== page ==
Although we cannot truly compare COVID-19 with HIV, there are similarities worth exploring. As the COVID-19 epidemiological data pours in, we have learned that communities of color are at heightened risk for hospitalization and death. With the reality that the economic fallout affects minority communities more than anyone else, it is clear the odds are against us yet again. We have seen this story play out throughout the course of the HIV epidemic, with LGBTQ, black and Latinx communities enduring the brunt of the disease’s burden. These health disparities are the result of structural inequities that our nation has not yet found the resolve to address. So, just as we did in the early days of HIV, we must arm ourselves with knowledge and a community-driven purpose to protect ourselves and those around us from COVID-19.

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  • COVID-19 shines a spotlight on inequality

    I started to shake with chills, my face became flushed, my temperature soared. The persistent dry coughing I had been experiencing, which I had ascribed to allergies, became intense and, at times, painful. It was Friday the 13th and my luck had turned. It all happened so quickly, as if a switch had been turned from off to on. It was less than two weeks from the first reported case of COVID-19 in New York City.

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  • Finding Common Ground: Menstrual Health and Contraception

    Despite the COVID-19 pandemic, basic health needs are largely unchanged, including the need to manage menstruation hygienically, safely and with dignity. As advocates around the world point out, periods don’t stop for pandemics.

    On Menstrual Hygiene Day, and every day, FHI 360 works around the world to ensure equitable access to quality menstrual products and appropriate sanitation facilities. We also engage government officials, teachers and community members to improve school-based education, raise community awareness and help fight period stigma. And, we must not forget an important group of people who menstruate: those who are using – or want to use – contraception.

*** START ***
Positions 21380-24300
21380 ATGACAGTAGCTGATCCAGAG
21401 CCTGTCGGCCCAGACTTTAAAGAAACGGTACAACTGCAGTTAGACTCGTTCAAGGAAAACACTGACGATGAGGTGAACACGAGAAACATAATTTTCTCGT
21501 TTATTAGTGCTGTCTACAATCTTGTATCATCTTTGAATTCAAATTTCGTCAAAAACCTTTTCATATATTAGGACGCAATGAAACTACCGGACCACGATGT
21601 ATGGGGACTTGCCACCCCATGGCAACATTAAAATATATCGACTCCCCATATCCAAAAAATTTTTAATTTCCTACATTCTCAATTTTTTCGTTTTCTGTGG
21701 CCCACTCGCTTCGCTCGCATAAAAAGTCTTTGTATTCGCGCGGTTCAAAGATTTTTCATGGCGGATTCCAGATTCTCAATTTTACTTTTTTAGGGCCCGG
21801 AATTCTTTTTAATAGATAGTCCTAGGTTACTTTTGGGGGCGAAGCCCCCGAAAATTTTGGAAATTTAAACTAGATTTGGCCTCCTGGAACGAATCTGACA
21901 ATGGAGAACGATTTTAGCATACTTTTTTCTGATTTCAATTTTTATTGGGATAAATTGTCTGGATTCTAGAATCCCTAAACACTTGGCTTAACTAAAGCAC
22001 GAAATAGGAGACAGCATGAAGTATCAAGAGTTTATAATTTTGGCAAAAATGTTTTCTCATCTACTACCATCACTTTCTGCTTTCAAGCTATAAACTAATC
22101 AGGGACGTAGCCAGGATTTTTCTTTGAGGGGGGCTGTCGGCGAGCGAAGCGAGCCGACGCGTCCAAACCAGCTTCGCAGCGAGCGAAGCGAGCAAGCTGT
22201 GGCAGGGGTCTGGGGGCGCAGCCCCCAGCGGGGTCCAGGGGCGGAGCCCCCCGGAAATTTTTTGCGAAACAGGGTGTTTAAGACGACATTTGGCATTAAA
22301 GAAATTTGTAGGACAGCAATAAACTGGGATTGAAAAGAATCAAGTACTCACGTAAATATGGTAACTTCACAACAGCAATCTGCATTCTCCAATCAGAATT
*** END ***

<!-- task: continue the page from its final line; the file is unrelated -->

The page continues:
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  • COVID-19: We are all in this together

    As the COVID-19 pandemic expands at an exponential pace among the world’s population, it is increasingly clear that we are all in this together and need to work hard to cultivate a sense of global community. Our connected world has achieved decades of unprecedented prosperity and health gains. Through connectedness at many levels, including trade, industry, education, research, services and travel/hospitality, humanity has, indeed, become a global village. It is this same connectedness, augmented by a dramatic increase in international travel over the past decade, that facilitated the rapid spread of COVID-19 to all corners of the world. Now, we must use this same connectivity to mount a sustainable, comprehensive, global response to the pandemic.

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  • Engaging the private sector on sustainable solutions to infectious diseases

    The novel coronavirus (COVID-19) pandemic is creating a humanitarian and economic crisis. Amid the chaos, though, lies a simple preventive practice: handwashing with soap. During times of crisis, we must remember that handwashing with soap is a powerful tool to combat infectious diseases like COVID-19, and it is crucial for us to sustain handwashing practices and innovations once the pandemic has ended. Private-sector engagement, especially through public-private partnerships like the Global Handwashing Partnership, can play a significant role in developing immediate and long-term infectious disease solutions.